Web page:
Both spontaneous and iatrogenic spondylodiscitis are becoming ever more frequent, yet there are no definite treatment guidelines. For many years the treatment protocol was conservative medical management or surgical debridement with patients immobilized or bedridden for weeks and often resulting in spinal deformity. The eventual development of spinal deformity can be difficult to treat. Over the last few years, the authors have preferred a single-approach instrumented arthrodesis when spondylolysis that evolves in deformity from somatic wedging occurs.
The authors retrospectively reviewed the clinical, radiological, and surgical records of 11 patients treated over the past 3 years for spondylodiscitis with osteosynthesis.
Overall, the authors treated 11 patients: 3 cases with tuberculous spondylodiscitis (1 dorsal, 2 lumbar); 6 cases with Staphylococcus aureus spondylodiscitis (1 cervical, 2 dorsal, 2 lumbar, 1 dorsolumbar); 1 spondylodiscitis with postsurgical lumbar deformity; and in 1 dorsolumbar case the germ was not identified. Surgical approaches were chosen according to spinal level: In 8 dorsolumbar cases a posterior osteosynthesis was achieved. In 1 cervical case an anterior approach was performed with autologous bone graft from iliac crest. In 2 thoracolumbar cases a posterolateral costotransversectomy was needed. In 1 lumbosacral case iliac somatic grafting was used. Ten patients received adequate antibiotic treatment with clinical remission, and 1 case is in initial follow-up. No complications due to instrumentation were recorded. Spinal deformity was prevented in 10 cases, whereas preexisting spinal deformity was partially corrected in 1 case. In all cases, arthrodesis achieved vertebral stability.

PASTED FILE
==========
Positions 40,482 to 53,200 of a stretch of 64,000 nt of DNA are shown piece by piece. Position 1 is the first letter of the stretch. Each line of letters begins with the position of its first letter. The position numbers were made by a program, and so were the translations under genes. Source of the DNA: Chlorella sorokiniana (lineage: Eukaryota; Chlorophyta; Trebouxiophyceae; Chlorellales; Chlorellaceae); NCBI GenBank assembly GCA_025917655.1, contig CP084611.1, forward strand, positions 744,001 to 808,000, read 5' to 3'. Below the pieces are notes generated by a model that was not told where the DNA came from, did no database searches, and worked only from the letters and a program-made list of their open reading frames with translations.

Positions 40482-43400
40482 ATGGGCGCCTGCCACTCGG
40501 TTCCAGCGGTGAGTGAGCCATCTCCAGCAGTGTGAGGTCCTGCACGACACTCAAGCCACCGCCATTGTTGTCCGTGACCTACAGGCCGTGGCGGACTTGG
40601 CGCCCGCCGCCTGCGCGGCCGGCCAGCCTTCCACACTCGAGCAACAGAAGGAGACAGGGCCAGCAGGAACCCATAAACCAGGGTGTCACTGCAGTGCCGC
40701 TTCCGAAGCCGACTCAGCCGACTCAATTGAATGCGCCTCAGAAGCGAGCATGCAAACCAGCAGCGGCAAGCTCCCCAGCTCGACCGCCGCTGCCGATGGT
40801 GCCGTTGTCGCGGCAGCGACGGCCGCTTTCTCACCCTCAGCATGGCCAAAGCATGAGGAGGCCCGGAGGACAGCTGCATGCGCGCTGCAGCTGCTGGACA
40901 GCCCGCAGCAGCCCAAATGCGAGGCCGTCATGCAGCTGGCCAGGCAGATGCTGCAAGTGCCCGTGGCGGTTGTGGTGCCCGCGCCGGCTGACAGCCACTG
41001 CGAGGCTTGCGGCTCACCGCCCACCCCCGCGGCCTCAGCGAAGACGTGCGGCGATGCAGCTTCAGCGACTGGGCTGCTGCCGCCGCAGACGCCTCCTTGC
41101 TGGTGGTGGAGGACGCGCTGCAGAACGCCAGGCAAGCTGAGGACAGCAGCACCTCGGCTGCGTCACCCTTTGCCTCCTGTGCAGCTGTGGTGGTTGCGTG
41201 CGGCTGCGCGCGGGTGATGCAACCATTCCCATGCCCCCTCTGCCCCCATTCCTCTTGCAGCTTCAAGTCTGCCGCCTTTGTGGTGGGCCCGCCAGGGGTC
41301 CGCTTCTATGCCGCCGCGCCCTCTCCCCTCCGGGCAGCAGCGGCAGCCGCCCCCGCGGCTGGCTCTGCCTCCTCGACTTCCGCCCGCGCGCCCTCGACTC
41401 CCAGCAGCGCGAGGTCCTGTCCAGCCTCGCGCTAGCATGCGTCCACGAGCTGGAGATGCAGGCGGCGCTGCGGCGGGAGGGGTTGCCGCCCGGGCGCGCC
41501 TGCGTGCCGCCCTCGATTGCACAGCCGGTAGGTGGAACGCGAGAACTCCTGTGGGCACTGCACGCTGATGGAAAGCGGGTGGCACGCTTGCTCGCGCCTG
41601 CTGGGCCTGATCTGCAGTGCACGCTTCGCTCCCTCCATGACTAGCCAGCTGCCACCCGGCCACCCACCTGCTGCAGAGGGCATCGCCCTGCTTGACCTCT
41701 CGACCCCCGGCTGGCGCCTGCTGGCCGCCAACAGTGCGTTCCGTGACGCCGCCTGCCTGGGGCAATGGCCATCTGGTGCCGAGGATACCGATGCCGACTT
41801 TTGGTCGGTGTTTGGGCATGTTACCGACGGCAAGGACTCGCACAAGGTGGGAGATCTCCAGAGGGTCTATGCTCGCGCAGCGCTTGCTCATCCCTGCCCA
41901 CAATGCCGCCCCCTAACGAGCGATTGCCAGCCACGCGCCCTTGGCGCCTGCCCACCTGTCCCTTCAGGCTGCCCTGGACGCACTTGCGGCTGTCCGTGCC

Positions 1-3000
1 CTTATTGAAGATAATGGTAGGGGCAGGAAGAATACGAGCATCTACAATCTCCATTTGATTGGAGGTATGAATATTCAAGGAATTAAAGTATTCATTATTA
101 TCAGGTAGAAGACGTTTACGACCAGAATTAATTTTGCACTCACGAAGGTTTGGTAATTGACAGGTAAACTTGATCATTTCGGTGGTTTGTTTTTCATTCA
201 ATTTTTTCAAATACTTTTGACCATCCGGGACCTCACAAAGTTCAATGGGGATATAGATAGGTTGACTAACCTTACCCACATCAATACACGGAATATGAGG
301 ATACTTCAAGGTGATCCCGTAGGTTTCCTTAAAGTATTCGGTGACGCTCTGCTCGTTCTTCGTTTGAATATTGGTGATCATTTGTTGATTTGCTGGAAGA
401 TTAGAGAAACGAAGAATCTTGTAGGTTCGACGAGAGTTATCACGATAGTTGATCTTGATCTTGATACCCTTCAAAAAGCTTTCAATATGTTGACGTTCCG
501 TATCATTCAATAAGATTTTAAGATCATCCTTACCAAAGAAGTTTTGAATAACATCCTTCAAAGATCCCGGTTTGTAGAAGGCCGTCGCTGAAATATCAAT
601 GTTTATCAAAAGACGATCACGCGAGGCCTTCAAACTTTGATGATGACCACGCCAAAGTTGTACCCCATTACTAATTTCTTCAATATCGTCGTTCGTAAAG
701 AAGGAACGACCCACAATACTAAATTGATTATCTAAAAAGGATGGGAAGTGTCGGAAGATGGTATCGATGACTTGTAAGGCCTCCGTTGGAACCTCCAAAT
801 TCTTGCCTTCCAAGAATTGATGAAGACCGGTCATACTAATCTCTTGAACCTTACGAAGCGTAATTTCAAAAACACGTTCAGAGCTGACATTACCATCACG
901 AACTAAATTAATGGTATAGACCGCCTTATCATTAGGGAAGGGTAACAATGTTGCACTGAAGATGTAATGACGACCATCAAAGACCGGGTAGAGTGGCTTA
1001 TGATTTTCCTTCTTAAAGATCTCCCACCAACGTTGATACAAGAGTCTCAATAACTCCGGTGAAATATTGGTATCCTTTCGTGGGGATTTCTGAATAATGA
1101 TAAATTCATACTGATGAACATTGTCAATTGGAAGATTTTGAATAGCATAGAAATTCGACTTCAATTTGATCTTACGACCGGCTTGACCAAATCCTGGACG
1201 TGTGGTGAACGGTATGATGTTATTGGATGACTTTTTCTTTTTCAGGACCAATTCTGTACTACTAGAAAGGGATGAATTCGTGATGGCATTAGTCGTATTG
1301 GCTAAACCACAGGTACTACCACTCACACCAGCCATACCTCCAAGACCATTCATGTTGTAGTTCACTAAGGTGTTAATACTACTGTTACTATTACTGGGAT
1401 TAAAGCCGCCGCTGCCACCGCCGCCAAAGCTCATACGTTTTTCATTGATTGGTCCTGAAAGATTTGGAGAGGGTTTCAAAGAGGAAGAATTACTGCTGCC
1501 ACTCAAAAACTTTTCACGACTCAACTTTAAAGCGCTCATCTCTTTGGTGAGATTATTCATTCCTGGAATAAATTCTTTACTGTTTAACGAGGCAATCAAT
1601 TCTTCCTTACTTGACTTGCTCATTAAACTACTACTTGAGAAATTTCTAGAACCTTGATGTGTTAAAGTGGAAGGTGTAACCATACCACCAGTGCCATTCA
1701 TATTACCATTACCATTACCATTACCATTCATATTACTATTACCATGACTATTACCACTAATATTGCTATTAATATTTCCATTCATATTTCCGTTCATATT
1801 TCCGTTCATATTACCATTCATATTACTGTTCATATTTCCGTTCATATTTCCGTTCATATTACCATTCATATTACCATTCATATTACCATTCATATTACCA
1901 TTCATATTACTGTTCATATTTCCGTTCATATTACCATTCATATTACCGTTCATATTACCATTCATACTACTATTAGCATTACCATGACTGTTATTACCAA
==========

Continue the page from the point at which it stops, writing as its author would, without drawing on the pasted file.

This study has the limitations of a retrospective review with a limited number of patients. Instrumentation does not appear to hamper healing from infection. Moreover, spinal stabilization, which is assisted by the infectious process even in the absence of bone graft, allows early mobilization. Instrumented osteosynthesis should be preferred for spondylodiscitis with osteolysis and spinal instability because it allows early mobilization and rehabilitation whenever necessary. It prevents spinal deformity and does not hamper healing of infections.